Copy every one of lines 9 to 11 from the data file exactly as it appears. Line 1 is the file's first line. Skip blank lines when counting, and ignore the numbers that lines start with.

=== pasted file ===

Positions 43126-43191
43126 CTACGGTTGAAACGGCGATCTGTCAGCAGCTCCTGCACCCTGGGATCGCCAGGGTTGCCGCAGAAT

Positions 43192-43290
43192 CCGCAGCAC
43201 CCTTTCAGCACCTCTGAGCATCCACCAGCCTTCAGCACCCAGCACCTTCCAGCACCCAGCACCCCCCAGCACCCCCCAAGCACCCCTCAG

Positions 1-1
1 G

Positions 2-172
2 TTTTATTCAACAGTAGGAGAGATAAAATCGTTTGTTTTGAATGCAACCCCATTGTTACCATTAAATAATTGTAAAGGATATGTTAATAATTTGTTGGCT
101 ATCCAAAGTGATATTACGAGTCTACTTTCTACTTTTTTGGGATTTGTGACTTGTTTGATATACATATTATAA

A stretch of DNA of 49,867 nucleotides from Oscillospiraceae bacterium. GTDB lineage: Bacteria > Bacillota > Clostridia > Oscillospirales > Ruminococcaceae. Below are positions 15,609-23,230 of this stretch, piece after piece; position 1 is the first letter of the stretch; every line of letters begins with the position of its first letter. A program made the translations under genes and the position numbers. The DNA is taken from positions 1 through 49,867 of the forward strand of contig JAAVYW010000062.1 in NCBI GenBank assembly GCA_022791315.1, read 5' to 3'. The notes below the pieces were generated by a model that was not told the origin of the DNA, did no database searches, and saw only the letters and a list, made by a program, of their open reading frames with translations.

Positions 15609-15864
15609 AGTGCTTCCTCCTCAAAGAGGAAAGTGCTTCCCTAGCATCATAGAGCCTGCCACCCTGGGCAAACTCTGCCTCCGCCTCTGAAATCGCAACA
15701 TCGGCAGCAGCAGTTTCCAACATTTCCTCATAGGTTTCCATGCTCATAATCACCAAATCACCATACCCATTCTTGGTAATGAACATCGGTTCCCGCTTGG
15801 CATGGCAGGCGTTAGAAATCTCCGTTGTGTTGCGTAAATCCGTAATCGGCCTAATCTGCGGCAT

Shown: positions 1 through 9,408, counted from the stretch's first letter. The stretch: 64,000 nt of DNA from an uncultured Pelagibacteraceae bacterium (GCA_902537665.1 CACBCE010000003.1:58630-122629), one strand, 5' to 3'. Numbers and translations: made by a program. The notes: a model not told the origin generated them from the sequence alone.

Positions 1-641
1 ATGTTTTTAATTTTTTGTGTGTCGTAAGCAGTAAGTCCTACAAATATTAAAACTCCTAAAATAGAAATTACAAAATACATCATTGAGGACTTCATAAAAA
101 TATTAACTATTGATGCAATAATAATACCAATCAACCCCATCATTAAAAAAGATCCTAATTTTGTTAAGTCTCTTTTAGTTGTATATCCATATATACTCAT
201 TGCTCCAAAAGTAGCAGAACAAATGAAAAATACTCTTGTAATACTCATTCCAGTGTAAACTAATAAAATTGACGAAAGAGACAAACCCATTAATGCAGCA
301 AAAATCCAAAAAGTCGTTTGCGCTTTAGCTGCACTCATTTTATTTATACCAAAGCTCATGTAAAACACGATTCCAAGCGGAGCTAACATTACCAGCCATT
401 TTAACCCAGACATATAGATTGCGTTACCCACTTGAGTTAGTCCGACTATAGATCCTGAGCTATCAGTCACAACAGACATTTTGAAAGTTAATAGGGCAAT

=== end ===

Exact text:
2 TTTTATTCAACAGTAGGAGAGATAAAATCGTTTGTTTTGAATGCAACCCCATTGTTACCATTAAATAATTGTAAAGGATATGTTAATAATTTGTTGGCT
101 ATCCAAAGTGATATTACGAGTCTACTTTCTACTTTTTTGGGATTTGTGACTTGTTTGATATACATATTATAA

A stretch of DNA of 49,867 nucleotides from Oscillospiraceae bacterium. GTDB lineage: Bacteria > Bacillota > Clostridia > Oscillospirales > Ruminococcaceae. Below are positions 15,609-23,230 of this stretch, piece after piece; position 1 is the first letter of the stretch; every line of letters begins with the position of its first letter. A program made the translations under genes and the position numbers. The DNA is taken from positions 1 through 49,867 of the forward strand of contig JAAVYW010000062.1 in NCBI GenBank assembly GCA_022791315.1, read 5' to 3'. The notes below the pieces were generated by a model that was not told the origin of the DNA, did no database searches, and saw only the letters and a list, made by a program, of their open reading frames with translations.